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There should be no delay to the development of the code and the consultation that precedes it. If I get any additional detail on the timetable, I will write to the right hon. Gentleman.

Question put and agreed to.

Clause 124, as amended, ordered to stand part of the Bill.

Clause 125

Approval of data-sharing, direct marketing and age-appropriate design codes

Amendment made: 49, in clause 125, page 69, line 9, leave out “with the day on which” and insert “when” —(Margot James.)

This amendment is consequential on Amendment 71.

Clause 125, as amended, order to stand part of the Bill.

Clauses 126 to 130 ordered to stand part of the Bill.

Clause 131

Disclosure of information to the Commissioner

Question proposed, That the clause stand part of the Bill.

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Clause 131 deals with disclosure of information to the Information Commissioner, and this is probably a good point at which to ask whether the Information Commissioner has the right level of power to access information that is pertinent to her investigations into the misuse of information. Thanks to The Guardian, The New York Times, and particularly the journalist Carole Cadwalladr, we have had the most extraordinary revelations about alleged misbehaviour at Cambridge Analytica over the past couple of years. Indeed, Channel 4 News gave us further insight into its alleged misdemeanours last night.

We have a situation in social media land that the Secretary of State has described as the “wild west”. Some have unfairly called the Matt Hancock app one of the features of that wild west, but I would not go that far, despite its slightly unusual privacy settings. None the less, there is now cross-party consensus that the regulatory environment that has grown up since the 2000 e-commerce directive is no longer fit for purpose. Yesterday, the Secretary of State helpfully confirmed that that directive will be modernised, and we will come on to discuss new clauses that suggest setting a deadline for that.

One deficiency of today’s regulatory environment is the inadequate power that the Information Commissioner currently has to access information that is important for her investigations. We have a wild west, we have hired a sheriff, but we have not given the sheriff the power to do her job of keeping the wild west in order. We now have the ridiculous situation that the Information Commissioner must declare that she is going to court to get a warrant to investigate the servers of Cambridge Analytica, and to see whether any offence has been committed.

The offence is potentially incredibly serious. We are talking about data collected through an app called “My Digital World” that ran on Facebook and allowed the individuals in question to collect data on around 50 million people. Certainly, 50 million data records were assembled for a particular purpose. The allegation is that the data was then repurposed by Cambridge Analytica and put in the service of winning election campaigns, including the election of the President of the United States. This is not immaterial, and it is not a trivial offence or a public policy question. We should not glide over it, shrug our shoulders and say, “Well that is just part and parcel of the new world we live in.” This is something we should take incredibly seriously. The way in which Facebook has, quite frankly, stonewalled investigations by this House through the excellent Department for Digital, Culture, Media and Sport Select Committee is all the more concerning. Essentially, Facebook told Members of this House that they were unable to check on allegations because they did not know what records to go and check. A company that makes a profit of $4 billion every single quarter has said to the House that it was unable to find the resources to investigate the kind of misdemeanours that have now been laid at their door and that of Cambridge Analytica.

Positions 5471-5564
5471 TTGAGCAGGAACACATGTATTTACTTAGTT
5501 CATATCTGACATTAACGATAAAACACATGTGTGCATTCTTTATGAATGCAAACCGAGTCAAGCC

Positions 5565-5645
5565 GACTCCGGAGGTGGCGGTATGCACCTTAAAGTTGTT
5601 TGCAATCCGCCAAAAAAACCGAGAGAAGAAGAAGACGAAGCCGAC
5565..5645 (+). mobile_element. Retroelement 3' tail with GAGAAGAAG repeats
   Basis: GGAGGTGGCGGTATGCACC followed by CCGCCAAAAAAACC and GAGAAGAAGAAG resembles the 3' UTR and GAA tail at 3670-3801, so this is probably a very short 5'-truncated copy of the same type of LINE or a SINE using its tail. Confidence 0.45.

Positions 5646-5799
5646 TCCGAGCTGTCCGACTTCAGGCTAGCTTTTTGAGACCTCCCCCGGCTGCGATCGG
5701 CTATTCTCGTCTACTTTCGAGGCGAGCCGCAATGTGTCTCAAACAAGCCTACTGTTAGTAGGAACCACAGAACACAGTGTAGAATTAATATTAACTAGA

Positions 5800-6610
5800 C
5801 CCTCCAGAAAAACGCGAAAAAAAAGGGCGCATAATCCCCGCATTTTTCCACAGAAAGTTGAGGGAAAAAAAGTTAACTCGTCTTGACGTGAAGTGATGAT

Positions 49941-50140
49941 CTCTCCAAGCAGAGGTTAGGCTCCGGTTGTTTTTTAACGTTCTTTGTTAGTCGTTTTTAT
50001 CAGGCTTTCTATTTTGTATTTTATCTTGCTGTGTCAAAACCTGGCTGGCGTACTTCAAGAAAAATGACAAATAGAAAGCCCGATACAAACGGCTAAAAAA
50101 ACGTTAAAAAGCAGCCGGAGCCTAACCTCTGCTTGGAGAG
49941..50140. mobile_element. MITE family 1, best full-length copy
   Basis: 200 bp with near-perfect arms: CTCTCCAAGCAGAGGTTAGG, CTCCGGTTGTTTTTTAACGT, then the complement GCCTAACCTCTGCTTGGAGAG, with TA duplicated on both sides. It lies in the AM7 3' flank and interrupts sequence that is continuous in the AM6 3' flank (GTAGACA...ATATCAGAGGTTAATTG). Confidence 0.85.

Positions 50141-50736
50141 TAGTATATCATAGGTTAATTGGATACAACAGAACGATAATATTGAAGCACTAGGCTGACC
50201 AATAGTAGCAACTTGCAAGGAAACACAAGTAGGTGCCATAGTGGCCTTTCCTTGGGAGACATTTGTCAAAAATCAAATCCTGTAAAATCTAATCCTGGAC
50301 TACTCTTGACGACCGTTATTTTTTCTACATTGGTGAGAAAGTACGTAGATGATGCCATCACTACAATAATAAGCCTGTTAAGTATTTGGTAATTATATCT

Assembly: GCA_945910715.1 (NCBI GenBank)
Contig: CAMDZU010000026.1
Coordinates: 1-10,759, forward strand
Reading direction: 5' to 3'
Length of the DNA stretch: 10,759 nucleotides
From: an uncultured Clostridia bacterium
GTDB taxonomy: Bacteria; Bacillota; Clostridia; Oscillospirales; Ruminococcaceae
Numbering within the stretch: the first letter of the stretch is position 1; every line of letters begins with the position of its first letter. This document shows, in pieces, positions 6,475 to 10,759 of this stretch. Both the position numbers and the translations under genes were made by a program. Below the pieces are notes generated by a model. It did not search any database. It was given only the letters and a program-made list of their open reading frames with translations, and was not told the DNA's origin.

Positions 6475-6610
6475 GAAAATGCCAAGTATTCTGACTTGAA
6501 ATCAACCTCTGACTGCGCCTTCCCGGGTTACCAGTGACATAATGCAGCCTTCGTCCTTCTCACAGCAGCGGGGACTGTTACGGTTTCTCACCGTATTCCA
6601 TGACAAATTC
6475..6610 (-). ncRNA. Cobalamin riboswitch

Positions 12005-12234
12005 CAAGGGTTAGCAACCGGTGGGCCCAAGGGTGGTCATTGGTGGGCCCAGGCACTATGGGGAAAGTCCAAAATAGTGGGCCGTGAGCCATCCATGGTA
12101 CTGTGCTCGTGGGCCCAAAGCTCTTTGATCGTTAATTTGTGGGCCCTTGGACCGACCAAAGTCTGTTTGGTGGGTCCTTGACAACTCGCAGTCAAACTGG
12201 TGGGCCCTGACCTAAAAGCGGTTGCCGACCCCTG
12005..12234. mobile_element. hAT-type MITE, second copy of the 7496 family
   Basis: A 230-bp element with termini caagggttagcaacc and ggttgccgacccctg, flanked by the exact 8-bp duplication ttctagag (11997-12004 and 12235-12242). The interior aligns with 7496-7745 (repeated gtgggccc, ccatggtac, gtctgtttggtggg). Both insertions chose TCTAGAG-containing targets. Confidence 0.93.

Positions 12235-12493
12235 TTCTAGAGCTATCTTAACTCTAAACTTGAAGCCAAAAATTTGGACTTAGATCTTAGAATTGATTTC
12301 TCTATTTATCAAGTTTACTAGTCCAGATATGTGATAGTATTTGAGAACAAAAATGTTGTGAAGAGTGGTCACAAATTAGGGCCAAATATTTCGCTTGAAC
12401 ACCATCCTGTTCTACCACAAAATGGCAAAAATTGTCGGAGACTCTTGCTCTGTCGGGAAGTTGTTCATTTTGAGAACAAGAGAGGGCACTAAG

I am concerned that the way our regulators operate together is simply inadequate. Many of the allegations about misuse of data during election campaigns and referendums will touch on whether the data was collected, repurposed illegally and then used to target so-called dark social ads in an inappropriate way, but there is also sometimes a need to explore where the money came from to buy those ads. Where money has, potentially, been laundered onshore there is a requirement for the Financial Conduct Authority to investigate. Sometimes it will require further investigations in, for example, Financial Conduct Authority countries such as Gibraltar. At the moment, there is no information sharing gateway between the Financial Conduct Authority, the Electoral Commission and the Information Commissioner. It is actually impossible for any regulator to create a single picture of what on earth has gone on. That challenge gets even harder when the Information Commissioner does not have the power to get the information she needs to do her job.

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Does my hon. Friend agree that this is also a question of access to the judiciary? Last night, the Information Commissioner had to wait until this morning to get a warrant because no judges or emergency judges were available. At the same time, we assume that Facebook was able to exercise its contractual right to enter the offices of Cambridge Analytica. Emergency judges are available for terrorism or deportation cases. Should there not be access to emergency judges in cases of data misuse for quick regulatory enforcement too?